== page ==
Simchat Torah

Simchat Torah

I move through predawn darkness,
star crusted sky fills my view.
Is there less wonder because I have seen the sky before?
Is there less beauty?
No and no.
Beyond the static beauty,
the runner who runs this morning
is not the runner who ran last week.

The lightening flashes
thunder rends the air
Wind howls
almost covering the warning siren.
Is there less awe because I have seen storms before.
Is there less a frisson of fear spicing my amazement?
No and no.
Beyond the raging glory of the storm,
the one who rides out the storm
is not who sat in the darkness last month.

The green silence of deep forest surrounds me.
The stillness of ancient trees
the distant drip of water
the gentle sursuration of leaves far above.
Is the peace diminished because I have hiked in this wood before?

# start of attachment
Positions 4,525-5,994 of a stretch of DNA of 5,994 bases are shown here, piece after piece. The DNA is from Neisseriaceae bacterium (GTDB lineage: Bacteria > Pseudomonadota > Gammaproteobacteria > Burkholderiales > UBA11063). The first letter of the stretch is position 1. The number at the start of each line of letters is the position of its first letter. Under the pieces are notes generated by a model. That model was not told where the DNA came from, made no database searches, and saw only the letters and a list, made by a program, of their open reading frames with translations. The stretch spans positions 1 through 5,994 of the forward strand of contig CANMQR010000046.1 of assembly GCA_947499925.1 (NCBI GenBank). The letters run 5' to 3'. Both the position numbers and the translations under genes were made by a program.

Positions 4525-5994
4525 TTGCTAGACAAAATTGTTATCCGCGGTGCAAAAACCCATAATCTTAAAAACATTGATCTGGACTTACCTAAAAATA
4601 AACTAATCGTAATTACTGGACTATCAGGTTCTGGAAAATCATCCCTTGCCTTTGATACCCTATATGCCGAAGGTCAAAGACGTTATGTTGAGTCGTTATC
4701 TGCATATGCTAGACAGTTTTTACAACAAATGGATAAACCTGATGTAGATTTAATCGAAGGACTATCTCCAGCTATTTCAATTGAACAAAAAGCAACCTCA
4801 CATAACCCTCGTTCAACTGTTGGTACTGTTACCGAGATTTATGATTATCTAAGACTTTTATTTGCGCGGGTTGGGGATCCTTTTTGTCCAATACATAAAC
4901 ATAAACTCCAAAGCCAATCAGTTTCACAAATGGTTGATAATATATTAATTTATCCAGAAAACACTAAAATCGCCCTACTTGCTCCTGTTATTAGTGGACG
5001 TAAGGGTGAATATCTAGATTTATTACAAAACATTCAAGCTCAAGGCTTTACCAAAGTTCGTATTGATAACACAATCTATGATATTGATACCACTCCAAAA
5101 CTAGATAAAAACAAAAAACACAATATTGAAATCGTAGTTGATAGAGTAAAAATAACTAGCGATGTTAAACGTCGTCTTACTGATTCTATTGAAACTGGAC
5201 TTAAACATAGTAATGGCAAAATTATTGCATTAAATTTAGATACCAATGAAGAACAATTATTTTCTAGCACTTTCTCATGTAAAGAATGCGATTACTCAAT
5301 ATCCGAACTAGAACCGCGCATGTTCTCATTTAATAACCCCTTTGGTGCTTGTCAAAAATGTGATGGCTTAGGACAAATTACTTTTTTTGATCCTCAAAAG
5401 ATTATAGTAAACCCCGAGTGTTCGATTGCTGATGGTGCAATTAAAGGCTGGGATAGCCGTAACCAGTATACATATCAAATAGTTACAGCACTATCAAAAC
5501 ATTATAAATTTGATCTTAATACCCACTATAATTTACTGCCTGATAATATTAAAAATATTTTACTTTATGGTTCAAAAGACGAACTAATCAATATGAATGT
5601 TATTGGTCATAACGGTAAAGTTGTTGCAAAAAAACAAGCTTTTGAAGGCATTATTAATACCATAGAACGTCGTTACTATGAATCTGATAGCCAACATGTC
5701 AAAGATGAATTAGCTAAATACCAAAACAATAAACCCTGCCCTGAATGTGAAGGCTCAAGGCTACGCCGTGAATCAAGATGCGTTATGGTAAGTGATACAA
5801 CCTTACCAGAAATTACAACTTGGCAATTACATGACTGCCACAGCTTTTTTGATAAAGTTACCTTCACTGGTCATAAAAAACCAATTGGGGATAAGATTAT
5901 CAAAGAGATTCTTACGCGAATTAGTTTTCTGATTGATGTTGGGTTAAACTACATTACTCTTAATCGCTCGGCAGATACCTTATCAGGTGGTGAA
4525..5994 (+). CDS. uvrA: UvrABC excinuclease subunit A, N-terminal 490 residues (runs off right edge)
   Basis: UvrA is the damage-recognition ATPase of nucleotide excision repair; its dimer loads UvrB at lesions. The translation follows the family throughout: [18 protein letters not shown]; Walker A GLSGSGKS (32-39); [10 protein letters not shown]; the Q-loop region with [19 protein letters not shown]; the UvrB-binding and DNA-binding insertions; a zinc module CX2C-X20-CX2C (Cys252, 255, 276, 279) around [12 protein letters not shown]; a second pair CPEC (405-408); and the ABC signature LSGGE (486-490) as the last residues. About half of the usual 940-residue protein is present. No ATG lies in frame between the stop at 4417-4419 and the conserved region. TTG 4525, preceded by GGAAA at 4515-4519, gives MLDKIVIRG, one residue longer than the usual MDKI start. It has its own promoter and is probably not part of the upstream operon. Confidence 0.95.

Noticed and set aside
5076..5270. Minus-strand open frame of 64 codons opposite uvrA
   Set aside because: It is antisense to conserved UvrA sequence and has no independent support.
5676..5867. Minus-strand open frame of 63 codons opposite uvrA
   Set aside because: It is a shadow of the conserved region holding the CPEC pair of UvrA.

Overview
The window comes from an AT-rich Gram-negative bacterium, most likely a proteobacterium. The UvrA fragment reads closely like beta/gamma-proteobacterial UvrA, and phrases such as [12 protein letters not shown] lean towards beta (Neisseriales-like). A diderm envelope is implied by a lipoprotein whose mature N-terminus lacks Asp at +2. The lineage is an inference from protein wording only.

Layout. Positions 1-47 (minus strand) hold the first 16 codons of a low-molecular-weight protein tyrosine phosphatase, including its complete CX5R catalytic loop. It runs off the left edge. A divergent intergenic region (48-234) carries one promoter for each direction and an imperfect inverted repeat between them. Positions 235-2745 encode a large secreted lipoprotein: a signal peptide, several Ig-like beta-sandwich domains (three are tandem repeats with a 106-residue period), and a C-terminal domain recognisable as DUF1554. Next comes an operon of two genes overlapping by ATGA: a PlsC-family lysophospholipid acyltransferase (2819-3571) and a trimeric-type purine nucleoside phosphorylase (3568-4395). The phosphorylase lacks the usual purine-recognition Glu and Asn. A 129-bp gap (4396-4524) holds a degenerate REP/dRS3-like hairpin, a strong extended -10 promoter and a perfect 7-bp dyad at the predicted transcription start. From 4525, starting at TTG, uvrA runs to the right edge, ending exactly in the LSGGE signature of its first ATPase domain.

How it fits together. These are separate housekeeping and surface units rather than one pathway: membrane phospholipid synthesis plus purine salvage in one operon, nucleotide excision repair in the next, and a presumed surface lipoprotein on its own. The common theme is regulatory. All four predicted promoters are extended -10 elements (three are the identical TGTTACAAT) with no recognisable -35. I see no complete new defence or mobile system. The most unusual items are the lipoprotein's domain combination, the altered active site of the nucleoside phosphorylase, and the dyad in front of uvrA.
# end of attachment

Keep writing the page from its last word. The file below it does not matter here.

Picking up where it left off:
I there less of a sense of connection with what is truly real?
No and no.
Beyond the living whole of the forest
The one who hikes the hidden trails
is not the one who did so an autumn ago.

I pray the morning liturgy,
alone,
wrapped in tallit and t’fillen.
The seal on each blessing the same as the day before.
Is the power of the prayer set aside because I have prayed it before?
The beauty of the dance between kevah and kavenah diminished?
No and no.
Beyond the comforting song of prayer
The one who prays this morning
is not the one who prayed yesterday.

I roll the scroll back.
Past Devarim,
Bemidbar
Vayikra
Shemot
To the beginning
I say
Bereisheit
once more.
I read again through the ancient stories
the explanations that once satisfied my ancestors
the laws that need new meaning and new application
and I ask
Is there any less wisdom because I have read the text before?
Are the truths contained somehow less true and revelatory?
No and no.
Beyond the the eternal story of creation, revelation, and redemption,
The one who reads this year
is not the one who read last year.

 

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